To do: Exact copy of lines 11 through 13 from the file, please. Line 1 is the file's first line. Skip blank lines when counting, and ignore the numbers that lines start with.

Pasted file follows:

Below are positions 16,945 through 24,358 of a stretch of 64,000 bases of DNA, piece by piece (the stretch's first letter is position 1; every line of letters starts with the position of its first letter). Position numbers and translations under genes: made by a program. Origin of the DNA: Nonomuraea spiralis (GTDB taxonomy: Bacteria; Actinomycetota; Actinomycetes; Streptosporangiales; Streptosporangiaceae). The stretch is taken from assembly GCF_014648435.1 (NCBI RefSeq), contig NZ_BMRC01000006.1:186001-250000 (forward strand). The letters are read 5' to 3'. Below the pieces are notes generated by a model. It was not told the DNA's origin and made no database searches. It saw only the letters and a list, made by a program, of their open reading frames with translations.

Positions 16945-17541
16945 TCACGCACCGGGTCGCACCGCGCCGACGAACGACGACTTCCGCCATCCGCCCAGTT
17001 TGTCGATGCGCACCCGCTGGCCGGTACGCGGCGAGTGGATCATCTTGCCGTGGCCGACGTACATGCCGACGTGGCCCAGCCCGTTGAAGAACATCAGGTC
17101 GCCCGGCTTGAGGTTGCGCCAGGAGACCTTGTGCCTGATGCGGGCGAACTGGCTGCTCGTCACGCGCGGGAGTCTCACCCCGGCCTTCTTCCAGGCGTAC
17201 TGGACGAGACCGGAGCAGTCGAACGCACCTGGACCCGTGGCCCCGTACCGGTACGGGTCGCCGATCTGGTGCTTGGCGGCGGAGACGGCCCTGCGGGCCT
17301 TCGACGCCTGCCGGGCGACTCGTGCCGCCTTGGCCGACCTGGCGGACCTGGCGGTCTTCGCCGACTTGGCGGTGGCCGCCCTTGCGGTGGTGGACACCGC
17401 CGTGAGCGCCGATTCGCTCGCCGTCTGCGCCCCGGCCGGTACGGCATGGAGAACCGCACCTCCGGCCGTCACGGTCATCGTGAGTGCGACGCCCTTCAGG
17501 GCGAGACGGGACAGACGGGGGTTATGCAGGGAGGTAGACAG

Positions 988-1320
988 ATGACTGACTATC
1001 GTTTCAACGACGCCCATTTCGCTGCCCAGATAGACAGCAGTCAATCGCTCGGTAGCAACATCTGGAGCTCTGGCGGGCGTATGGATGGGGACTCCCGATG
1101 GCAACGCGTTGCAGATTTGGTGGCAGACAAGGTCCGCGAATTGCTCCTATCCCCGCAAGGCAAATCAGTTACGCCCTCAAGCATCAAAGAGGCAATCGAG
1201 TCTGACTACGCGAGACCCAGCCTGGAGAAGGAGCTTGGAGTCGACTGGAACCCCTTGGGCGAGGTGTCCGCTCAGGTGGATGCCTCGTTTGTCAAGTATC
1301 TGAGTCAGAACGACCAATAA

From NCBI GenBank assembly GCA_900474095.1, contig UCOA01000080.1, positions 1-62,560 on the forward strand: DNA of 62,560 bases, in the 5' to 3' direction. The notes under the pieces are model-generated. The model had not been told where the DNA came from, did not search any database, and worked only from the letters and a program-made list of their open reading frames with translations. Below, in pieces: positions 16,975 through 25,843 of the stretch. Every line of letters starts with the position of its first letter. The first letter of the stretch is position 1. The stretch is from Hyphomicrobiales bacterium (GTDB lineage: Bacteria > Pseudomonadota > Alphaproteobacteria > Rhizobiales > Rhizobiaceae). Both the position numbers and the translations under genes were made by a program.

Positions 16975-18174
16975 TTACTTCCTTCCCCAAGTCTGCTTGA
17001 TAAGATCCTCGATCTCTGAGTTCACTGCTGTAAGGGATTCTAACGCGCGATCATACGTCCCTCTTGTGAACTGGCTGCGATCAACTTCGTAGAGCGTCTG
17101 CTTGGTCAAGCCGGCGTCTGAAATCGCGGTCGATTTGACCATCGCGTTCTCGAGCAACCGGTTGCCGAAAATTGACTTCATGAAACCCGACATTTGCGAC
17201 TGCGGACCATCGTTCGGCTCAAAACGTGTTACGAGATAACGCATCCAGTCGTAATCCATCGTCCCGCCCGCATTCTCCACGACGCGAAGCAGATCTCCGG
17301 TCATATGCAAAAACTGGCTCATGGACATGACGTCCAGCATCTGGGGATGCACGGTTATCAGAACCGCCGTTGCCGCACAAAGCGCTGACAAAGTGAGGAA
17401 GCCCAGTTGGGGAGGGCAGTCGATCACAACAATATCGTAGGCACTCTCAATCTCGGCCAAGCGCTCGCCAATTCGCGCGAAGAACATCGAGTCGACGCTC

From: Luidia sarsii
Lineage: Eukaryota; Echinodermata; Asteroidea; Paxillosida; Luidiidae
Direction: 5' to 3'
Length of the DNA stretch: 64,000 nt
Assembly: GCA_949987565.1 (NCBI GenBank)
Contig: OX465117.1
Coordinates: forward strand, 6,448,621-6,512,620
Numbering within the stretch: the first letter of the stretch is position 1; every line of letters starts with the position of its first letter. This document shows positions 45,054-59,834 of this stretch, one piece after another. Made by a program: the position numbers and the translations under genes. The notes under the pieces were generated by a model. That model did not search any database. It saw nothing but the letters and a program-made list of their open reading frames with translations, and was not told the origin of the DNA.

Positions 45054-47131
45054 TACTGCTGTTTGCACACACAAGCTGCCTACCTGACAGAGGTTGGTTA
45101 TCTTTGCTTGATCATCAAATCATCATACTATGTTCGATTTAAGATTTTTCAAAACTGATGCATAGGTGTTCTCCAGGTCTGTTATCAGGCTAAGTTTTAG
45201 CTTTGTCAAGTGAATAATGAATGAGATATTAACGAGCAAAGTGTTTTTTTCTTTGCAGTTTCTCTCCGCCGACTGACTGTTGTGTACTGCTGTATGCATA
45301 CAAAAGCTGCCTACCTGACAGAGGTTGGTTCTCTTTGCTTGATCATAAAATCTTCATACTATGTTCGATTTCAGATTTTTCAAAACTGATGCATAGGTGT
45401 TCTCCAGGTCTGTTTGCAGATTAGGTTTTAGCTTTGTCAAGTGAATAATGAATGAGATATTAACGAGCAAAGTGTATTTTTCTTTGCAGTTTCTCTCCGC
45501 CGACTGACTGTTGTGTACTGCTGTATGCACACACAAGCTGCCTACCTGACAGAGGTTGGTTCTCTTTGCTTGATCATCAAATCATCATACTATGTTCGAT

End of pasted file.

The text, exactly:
988 ATGACTGACTATC
1001 GTTTCAACGACGCCCATTTCGCTGCCCAGATAGACAGCAGTCAATCGCTCGGTAGCAACATCTGGAGCTCTGGCGGGCGTATGGATGGGGACTCCCGATG
1101 GCAACGCGTTGCAGATTTGGTGGCAGACAAGGTCCGCGAATTGCTCCTATCCCCGCAAGGCAAATCAGTTACGCCCTCAAGCATCAAAGAGGCAATCGAG